The primary requirement for using an overlay district is that there must be a zoning ordinance in place prior to implementation. Quite simply, if there is no zoning to be overlaid, an overlay district is not possible. Additionally, there must also be a clear and defensible purpose for implementing the overlay district such as stated goals and objectives from a local plan or study.

    Specials Resources Needed to Use Tool:
    Because of the review process necessary to implement and manage an overlay district, this tool is best suited for communities or agencies that have an adequate professional planning staff. Typically, interpretation of technical issues associated with the application and overlay ordinance requirements is required; therefore an experienced planner on staff would be beneficial.

    Communities / Agencies that Have Used Tool:
    Many communities and agencies have successfully used this tool. Some examples are:
  • Parkway Village Design District, Roswell, Georgia: This overlay district was implemented to provide a uniform landscape and urban design along six miles of SR 92 in north suburban Atlanta.  Contact:

    Bradford Townsend - Roswell Planning & Zoning Director
    770-641-3774 38 Hill Street, Suite G-30
    Roswell, GA 30075

  • Highlands Garden Village, Denver, Colorado: This is Denver’s first mixed-use overlay zone with commercial, residential, historic, and educational facilities as part of this urban village that was once an amusement park.  Contact:

    Tracy Huggins - Executive Director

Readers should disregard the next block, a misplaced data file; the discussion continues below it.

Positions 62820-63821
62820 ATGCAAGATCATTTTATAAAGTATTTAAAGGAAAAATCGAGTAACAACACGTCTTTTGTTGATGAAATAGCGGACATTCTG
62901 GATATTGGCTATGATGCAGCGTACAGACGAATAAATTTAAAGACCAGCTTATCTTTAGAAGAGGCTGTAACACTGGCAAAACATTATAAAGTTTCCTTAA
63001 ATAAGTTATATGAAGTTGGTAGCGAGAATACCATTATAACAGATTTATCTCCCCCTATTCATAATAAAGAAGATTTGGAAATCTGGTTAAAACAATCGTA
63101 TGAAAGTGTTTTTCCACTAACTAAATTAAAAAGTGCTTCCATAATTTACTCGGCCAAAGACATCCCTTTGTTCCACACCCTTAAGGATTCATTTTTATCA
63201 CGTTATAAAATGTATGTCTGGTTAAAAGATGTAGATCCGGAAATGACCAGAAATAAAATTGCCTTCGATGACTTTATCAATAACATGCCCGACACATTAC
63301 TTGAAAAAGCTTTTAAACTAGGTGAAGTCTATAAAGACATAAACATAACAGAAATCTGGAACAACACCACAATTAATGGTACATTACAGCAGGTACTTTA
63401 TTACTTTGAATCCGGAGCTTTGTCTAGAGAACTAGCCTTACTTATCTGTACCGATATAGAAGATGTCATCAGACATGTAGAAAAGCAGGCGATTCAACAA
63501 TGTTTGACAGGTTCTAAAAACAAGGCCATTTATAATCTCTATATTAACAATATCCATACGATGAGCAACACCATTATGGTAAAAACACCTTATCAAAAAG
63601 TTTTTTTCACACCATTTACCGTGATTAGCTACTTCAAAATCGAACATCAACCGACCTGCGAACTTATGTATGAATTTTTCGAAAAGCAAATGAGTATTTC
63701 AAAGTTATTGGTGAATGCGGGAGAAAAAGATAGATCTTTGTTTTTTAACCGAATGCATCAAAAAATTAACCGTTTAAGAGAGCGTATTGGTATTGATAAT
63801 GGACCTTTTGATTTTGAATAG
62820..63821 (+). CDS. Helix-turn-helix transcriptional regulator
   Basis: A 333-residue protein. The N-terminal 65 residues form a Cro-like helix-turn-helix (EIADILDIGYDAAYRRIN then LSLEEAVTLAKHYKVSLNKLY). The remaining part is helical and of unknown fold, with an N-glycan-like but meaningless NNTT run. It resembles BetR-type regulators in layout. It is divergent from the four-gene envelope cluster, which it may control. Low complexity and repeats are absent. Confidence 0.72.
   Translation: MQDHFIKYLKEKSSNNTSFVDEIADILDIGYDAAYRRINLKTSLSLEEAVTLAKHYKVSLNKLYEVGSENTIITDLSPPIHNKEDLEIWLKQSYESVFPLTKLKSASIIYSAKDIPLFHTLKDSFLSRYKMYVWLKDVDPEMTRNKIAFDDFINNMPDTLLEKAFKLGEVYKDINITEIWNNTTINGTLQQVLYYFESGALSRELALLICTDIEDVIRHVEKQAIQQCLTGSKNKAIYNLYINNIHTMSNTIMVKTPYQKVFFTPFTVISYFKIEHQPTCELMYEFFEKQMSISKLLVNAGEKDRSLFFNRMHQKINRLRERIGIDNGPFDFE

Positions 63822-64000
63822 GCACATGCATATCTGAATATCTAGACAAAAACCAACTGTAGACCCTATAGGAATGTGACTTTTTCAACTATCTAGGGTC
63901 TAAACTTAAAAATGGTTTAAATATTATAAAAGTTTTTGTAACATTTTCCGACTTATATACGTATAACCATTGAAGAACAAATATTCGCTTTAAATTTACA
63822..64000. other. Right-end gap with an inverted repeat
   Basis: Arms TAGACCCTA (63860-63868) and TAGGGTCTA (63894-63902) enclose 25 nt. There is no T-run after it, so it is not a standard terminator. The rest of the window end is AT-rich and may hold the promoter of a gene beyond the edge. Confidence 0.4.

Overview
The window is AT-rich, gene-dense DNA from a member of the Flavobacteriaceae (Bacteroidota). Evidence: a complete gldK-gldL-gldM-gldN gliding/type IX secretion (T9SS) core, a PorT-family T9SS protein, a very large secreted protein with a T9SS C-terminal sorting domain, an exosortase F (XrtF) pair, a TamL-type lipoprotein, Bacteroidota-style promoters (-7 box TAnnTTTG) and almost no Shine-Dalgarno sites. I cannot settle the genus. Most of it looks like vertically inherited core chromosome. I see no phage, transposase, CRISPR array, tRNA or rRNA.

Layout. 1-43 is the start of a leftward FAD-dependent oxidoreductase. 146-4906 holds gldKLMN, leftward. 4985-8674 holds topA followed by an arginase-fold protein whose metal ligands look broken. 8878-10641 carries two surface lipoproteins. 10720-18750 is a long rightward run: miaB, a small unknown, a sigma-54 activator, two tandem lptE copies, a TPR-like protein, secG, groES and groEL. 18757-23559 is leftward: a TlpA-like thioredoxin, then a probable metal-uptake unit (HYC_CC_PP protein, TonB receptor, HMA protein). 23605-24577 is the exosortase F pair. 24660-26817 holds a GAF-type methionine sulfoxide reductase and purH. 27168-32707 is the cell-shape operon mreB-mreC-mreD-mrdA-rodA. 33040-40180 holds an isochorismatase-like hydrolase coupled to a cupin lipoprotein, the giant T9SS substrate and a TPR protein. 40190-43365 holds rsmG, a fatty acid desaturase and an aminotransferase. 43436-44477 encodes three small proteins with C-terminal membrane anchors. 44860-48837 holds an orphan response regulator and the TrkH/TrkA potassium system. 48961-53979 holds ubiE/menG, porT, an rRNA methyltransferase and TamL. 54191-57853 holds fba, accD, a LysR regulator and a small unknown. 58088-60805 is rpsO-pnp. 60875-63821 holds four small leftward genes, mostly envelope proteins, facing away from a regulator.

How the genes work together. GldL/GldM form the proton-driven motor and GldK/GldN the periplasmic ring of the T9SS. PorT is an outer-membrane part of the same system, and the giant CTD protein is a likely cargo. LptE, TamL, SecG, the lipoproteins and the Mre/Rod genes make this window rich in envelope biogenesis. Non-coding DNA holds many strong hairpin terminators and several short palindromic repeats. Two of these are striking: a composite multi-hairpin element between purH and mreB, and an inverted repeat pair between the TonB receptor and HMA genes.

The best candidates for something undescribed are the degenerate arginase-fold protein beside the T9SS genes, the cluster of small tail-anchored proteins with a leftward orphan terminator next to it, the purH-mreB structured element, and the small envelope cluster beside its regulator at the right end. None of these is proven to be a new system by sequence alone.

Denver Urban Renewal Authority
    1437 Bannock St
    Denver, CO 80202

  • Union Square Arts Overlay District, Somerville, Massachusetts: This district seeks to preserve and promote the arts by providing incentives for high-density retail, commercial, and housing with arts-related benefits.  Contact:

    Monica Lamboy - Executive Director
    Somerville Office of Strategic Planning and Community Development
    617-625-6600 ext. 2500
    93 Highland Avenue
    Somerville, MA 02143

    Metrics to Use to Monitor Tool Effectiveness:
    Because there is such a wide variety of the types of overlay districts that can be implemented, the ways to measure their performance are also widespread. For example, for districts whose purpose is to regulate a particular “look and feel” for corridors or communities, set design standards, as well as oversight in the plan review process, are essential in ensuring that the objectives of the overlay district are met. Quantitative elements can also be monitored for success through implementation of the overlay ordinance, including the following examples: lot size, building height and area, parking, number of access points (or consolidation of access points), and types of land uses.

    List of Resources to Obtain Additional Info:
    Additional helpful information can be found here:
  • Atlanta Regional Commission, “Community Choices: Quality Growth Toolkit, Uses of Overlay Districts.”
  • Center for Land Use and Education, “Planning Implementation Tools: Overlay Zoning.”
  • Union Square Arts Overlay District map displays how an overlay fits in with existing zoning.
  • Indiana Department of Transportation I-69 Planning Toolbox, “Overlay Zones.” I-69 Planning Toolbox